Monthly Archives: June 2015

Gotta Have More Mindshare

SONY DSCJames Obermayer came up with the Rule of 45, which says that 45% of your prospects will eventually buy. If not from you, then they will buy from a competitor. The time it takes to convert initial interest into a sale varies widely depending on what you sell and who you sell it to. There is one constant though, you can’t depend on the prospect to buy from you when they are ready unless they remember you. The process of maintaining mindshare during the time between interest and conversion is referred to as lead nurturing.

A recent study by Bizo and Oracle Marketing Cloud found that many business marketers are too busy generating leads to worry about converting them. Only 35% of those surveyed noted that lead nurturing was essential to their business. Perhaps more startling, most relied on e-mail alone to do the nurturing even though 79% said they see open rates of less than 20% on their nurture e-mails. Here’s another way to look at that: More than 80% of your best opportunities for a sale aren’t paying attention to you.

Digital marketers send more than 3 trillion e-mails a year. That’s a lot of competition for attention. You know where there is less competition? 

The mailbox.

Quote of the Week: “It is nice to have valid competition; it pushes you to do better.”-Gianni Versace

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4 Marketing Lessons We Can All Learn From David & Goliath

Taken from the article, Underdogs: How our Weaknesses can Become our Strengths, by Michael J. Pallerino, in TGI’s May/June issue of Marketing Hour.

1. Nothing is impossible: David found that weak point in Goliath’s armor, which allowed him to triumph in the battle. You must find the proper approach, and/or bide your time for the right opportunity to take action.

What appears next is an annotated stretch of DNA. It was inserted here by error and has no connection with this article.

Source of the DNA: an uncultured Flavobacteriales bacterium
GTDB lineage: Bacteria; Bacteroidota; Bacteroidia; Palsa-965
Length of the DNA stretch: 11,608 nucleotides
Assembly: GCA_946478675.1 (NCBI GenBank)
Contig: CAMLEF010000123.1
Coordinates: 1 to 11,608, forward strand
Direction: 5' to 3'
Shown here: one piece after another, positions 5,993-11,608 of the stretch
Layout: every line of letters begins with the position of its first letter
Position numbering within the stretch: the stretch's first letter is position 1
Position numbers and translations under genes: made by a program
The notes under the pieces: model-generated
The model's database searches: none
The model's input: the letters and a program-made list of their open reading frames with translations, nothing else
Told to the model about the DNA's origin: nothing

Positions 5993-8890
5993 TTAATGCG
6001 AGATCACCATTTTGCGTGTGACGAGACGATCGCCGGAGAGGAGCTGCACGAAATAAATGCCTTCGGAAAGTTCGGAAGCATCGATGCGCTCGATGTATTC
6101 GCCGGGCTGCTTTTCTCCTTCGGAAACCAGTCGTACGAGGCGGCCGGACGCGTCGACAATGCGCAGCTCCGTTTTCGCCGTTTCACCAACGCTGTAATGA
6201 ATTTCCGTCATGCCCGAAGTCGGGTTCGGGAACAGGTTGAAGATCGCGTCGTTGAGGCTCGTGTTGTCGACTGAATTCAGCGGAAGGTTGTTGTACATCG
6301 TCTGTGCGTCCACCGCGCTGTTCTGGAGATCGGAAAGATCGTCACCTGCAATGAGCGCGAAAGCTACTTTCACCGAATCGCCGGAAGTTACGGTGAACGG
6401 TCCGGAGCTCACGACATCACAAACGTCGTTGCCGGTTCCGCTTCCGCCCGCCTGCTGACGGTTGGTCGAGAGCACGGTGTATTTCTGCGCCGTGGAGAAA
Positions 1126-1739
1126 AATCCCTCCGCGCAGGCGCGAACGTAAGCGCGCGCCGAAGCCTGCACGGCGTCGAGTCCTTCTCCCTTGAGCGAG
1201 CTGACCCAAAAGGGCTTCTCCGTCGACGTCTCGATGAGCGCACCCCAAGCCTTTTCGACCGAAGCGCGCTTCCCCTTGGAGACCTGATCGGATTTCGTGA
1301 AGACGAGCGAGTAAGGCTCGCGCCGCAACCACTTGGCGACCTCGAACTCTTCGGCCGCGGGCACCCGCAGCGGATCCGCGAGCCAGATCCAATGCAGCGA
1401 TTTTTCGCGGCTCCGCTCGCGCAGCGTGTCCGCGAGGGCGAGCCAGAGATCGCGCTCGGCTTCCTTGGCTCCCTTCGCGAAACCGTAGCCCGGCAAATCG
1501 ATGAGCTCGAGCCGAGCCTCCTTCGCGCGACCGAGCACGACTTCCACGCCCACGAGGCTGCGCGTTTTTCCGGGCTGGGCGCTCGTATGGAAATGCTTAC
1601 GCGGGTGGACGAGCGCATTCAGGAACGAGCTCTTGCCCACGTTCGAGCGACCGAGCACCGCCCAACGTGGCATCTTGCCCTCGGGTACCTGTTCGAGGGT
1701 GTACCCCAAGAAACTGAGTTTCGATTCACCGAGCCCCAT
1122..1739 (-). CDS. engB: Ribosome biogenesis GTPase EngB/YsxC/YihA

2. Lead by your actions: David faced his fear and stood his ground, which in turn inspired an entire army. You can inspire your peers and co-workers to new heights through your actions.

3. Don’t over-complicate things: Remember that David won using very basic tools and a simple approach. This proves that simple solutions almost always are the most effective, even to what initially may appear to be a monstrous problem.

4. Perspective is everything: David understood the task at hand, even while everybody doubted the outcome. To transform your company, you must transform your perspective of what’s possible given the values and principles that make up your view of your place in the world.

The Millennial Pie

Since the 1960s, marketers have been focused on carving out a piece of the 76 million strong baby boomer spending pie. But a bigger pie is now ready for slicing. There are more than 80 million millennials today and their collective spending power is expected to top $10 trillion over their lifetimes.

Companies like Chipotle, Old Navy, Trader Joe’s, and Smirnoff have figured how to tap into this audience by combining authenticity, social engagement, and a healthy dose of humor. But what if millennials don’t need what you are selling today?

If you wait until they are ready to buy to apply these lessons you are likely to find that a competitor has already gobbled up your piece of pie before you even sit down at the table.